Iraida Pushkarev

8/28/2020

Iraida (Legky) Pushkarev, age 88, passed away on August 28, 2020.  Iraida was born in Tartak, Latvia on July 1, 1932.  Her father, John Legky was an Orthodox Priest at a Russian nunnery in Riga.  The nunnery was an oasis of prerevolutionary Russia where Iraida spent her childhood.  She had access to a rich library where she taught herself to read at the age of four.  When the Soviet Union took over Latvia in 1940, the Church was placed under the jurisdiction of Exarch Sergei who became a friend of the family.  When the Germans occupied Latvia, Exarch Sergei formed a mission to help rebuild Orthodoxy in former Soviet territories.  He enlisted volunteers from Russian Clergy in the Baltics and Father John was one of the volunteers who went to Russia.  In 1944, when the time came for Germans to withdraw, they evacuated many of the missionaries to Germany to protect them from Soviet repressions.  This is how Father John with his wife and two daughters ended up in Sudeten region of central Europe in 1945.  In May 1945, the Red Army caught up with the evacuees in Sudeten.  A number of priests were considering returning back to the Baltics but Russian soldiers privately warned them of inevitable repressions and advised them to go further west.  This is how Iraida’s family ended up in UN Refugee Camps in Germany.  Iraida went to high school there.  In the summer of 1949, the family emigrated to the US and settled in the Bronx.  Iraida turned 16 on the boat.  She immediately went to work first as a salad girl at Schrafft’s and eventually became a sales lady at Lord & Taylor.  She was offered the career of a buyer but things turned differently. On the boat to the US, Iraida began writing Russian Poetry.  Her writing was first published in 1952 in the Russian Literary Periodical “The New Review”.  This eventually landed her a job as a correspondent with The Voice of America.  Meanwhile, she took English language courses at Columbia University where she met another exile, this time from Spain, Ramon Vandellos.  They got married and produced two sons, Michael and Dimitri who today work respectively for Microsoft and Apple.  The marriage; however, did not work out and in1963 Iraida moved to Washington, DC. Her series of reports, “Books and People” became quite popular among Voice listeners in the Soviet Union.  She herself went on an exchange program to Moscow 1969.  Eventually, she transferred to become the West Coast Correspondent of VOA and lived several years in Santa Monica.  In 1973, she married Boris Pushkarev who she knew from her days in New York.  In 1974, they moved into a large apartment in NJ overlooking the Hudson River in Manhattan.  The apartment became the location for numerous literary get togethers.  At the same time, Iraida continued to work for the VOA while Boris held a position at the Regional Planning Association in NYC.  In 1987, Iraida retired and invested part of her pension in a farmhouse on ten wooded acres in the Adirondack mountains.  The house in North Creek became her favorite residence for the next three decades where she engaged in knitting, gardening and mushrooming.  In 1990 as the collapse of the Soviet Bloc gathered momentum, Boris retired from his Urban Planning work and went to Europe to work as a volunteer for an Anti-Soviet Russian organization.  In March 1992, he was able to move to Moscow and live there until 2010.  Visiting Iraida in the Adirondacks in the summers while she took annual trips to Moscow.   For health reasons, Boris returned to the US after twenty years and he and Iraida had a happy old age together.  Iraida published three collections of poetry, first in Washington, DC in 1968 second in NY in 1999 and the third in Moscow in 2015.  She also published a memoir regarding her father, who as a widower became a Bishop.  Hence the title The Flying Bishop John.  She is survived by her sons Michael and Dimitri, daughter-in-law Gina, three grandsons Paul, Cole, Quinn and two granddaughters Elena and Marisa.  Her sister Galina and her niece and goddaughter Cathy, nephew John, grand nephew Nicholas and grand nieces, Julia, Sarah and Kira.  She is predeceased by her nephew Phil.Iraida (Legky) Pushkarev, age 88, passed away on August 28, 2020.  Iraida was born in Tartak, Latvia on July 1, 1932.  Her father, John Legky was an Orthodox Priest at a Russian nunnery in Riga.  The nunnery was an oasis of prerevolutionary Russia where Iraida spent her childhood.  She had access to a rich library where she taught herself to read at the age of four.  When the Soviet Union took over Latvia in 1940, the Church was placed under the jurisdiction of Exarch Sergei who became a friend of the family.  When the Germans occupied Latvia, Exarch Sergei formed a mission to help rebuild Orthodoxy in former Soviet territories.  He enlisted volunteers from Russian Clergy in the Baltics and Father John was one of the volunteers who went to Russia.  In 1944, when the time came for Germans to withdraw, they evacuated many of the missionaries to Germany to protect them from Soviet repressions.  This is how Father John with his wife and two daughters ended up in Sudeten region of central Europe in 1945.  In May 1945, the Red Army caught up with the evacuees in Sudeten.  A number of priests were considering returning back to the Baltics but Russian soldiers privately warned them of inevitable repressions and advised them to go further west.  This is how Iraida’s family ended up in UN Refugee Camps in Germany.  Iraida went to high school there.  In the summer of 1949, the family emigrated to the US and settled in the Bronx.  Iraida turned 16 on the boat.  She immediately went to work first as a salad girl at Schrafft’s and eventually became a sales lady at Lord & Taylor.  She was offered the career of a buyer but things turned differently. On the boat to the US, Iraida began writing Russian Poetry.  Her writing was first published in 1952 in the Russian Literary Periodical “The New Review”.  This eventually landed her a job as a correspondent with The Voice of America.  Meanwhile, she took English language courses at Columbia University where she met another exile, this time from Spain, Ramon Vandellos.  They got married and produced two sons, Michael and Dimitri who today work respectively for Microsoft and Apple.  The marriage; however, did not work out and in1963 Iraida moved to Washington, DC. Her series of reports, “Books and People” became quite popular among Voice listeners in the Soviet Union.  She herself went on an exchange program to Moscow 1969.  Eventually, she transferred to become the West Coast Correspondent of VOA and lived several years in Santa Monica.  In 1973, she married Boris Pushkarev who she knew from her days in New York.  In 1974, they moved into a large apartment in NJ overlooking the Hudson River in Manhattan.  The apartment became the location for numerous literary get togethers.  At the same time, Iraida continued to work for the VOA while Boris held a position at the Regional Planning Association in NYC.  In 1987, Iraida retired and invested part of her pension in a farmhouse on ten wooded acres in the Adirondack mountains.  The house in North Creek became her favorite residence for the next three decades where she engaged in knitting, gardening and mushrooming.  In 1990 as the collapse of the Soviet Bloc gathered momentum, Boris retired from his Urban Planning work and went to Europe to work as a volunteer for an Anti-Soviet Russian organization.  In March 1992, he was able to move to Moscow and live there until 2010.  Visiting Iraida in the Adirondacks in the summers while she took annual trips to Moscow.   For health reasons, Boris returned to the US after twenty years and he and Iraida had a happy old age together.  Iraida published three collections of poetry, first in Washington, DC in 1968 second in NY in 1999 and the third in Moscow in 2015.  She also published a memoir regarding her father, who as a widower became a Bishop.  Hence the title The Flying Bishop John.  She is survived by her sons Michael and Dimitri, daughter-in-law Gina, three grandsons Paul, Cole, Quinn and two granddaughters Elena and Marisa.  Her sister Galina and her niece and goddaughter Cathy, nephew John, grand nephew Nicholas and grand nieces, Julia, Sarah and Kira.  She is predeceased by her nephew Phil.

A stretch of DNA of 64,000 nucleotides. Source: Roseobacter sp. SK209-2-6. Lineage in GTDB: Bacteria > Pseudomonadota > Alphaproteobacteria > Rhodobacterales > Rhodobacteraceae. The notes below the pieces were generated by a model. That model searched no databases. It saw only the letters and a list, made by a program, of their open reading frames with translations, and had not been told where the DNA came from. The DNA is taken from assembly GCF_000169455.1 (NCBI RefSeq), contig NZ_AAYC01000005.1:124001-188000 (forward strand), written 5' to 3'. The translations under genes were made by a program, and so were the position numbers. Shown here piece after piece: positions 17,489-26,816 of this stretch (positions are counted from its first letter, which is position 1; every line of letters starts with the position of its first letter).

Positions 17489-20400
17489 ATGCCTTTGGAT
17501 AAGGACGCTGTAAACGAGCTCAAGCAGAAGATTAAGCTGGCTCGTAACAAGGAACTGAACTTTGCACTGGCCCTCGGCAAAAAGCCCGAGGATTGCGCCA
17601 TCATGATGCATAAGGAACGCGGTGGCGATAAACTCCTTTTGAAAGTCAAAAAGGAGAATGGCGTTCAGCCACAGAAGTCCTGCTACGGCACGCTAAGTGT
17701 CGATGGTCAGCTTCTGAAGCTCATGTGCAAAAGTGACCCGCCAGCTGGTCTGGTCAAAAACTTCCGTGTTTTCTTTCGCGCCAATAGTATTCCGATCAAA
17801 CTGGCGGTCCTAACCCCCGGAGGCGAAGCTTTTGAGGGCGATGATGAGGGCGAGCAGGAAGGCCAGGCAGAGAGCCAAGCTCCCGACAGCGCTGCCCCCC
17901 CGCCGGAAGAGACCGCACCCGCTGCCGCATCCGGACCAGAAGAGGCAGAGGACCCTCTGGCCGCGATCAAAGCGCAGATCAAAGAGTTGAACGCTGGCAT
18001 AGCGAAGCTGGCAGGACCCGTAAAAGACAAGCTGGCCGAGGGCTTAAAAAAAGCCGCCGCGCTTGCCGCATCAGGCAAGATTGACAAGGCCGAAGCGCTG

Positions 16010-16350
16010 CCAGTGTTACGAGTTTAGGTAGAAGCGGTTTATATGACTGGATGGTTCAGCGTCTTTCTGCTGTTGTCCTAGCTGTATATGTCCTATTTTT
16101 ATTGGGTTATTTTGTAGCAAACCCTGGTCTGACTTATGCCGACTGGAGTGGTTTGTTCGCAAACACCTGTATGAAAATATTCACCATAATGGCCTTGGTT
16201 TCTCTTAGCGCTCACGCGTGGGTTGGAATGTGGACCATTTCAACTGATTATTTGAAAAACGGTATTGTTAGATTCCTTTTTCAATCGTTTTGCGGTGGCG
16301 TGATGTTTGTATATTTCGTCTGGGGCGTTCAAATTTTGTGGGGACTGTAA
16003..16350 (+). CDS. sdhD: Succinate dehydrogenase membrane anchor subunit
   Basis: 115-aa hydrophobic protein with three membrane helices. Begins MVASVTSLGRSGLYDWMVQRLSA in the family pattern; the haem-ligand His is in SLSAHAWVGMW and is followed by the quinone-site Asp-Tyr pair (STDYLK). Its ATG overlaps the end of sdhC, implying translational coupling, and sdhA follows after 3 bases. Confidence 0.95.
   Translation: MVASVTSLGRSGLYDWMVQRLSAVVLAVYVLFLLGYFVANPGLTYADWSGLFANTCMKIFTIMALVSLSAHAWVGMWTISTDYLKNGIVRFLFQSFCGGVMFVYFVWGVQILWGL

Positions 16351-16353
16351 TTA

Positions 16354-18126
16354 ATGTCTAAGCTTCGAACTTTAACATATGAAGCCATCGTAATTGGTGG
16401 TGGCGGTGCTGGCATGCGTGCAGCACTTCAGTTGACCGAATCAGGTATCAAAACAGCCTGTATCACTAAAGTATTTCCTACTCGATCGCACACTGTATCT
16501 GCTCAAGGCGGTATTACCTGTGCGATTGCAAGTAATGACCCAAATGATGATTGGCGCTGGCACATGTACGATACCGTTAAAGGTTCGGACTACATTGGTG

Leave Your Message

captcha
Please enter characters from the image on a left

Email Condolence Card

Click to send Condolence Card

Share with others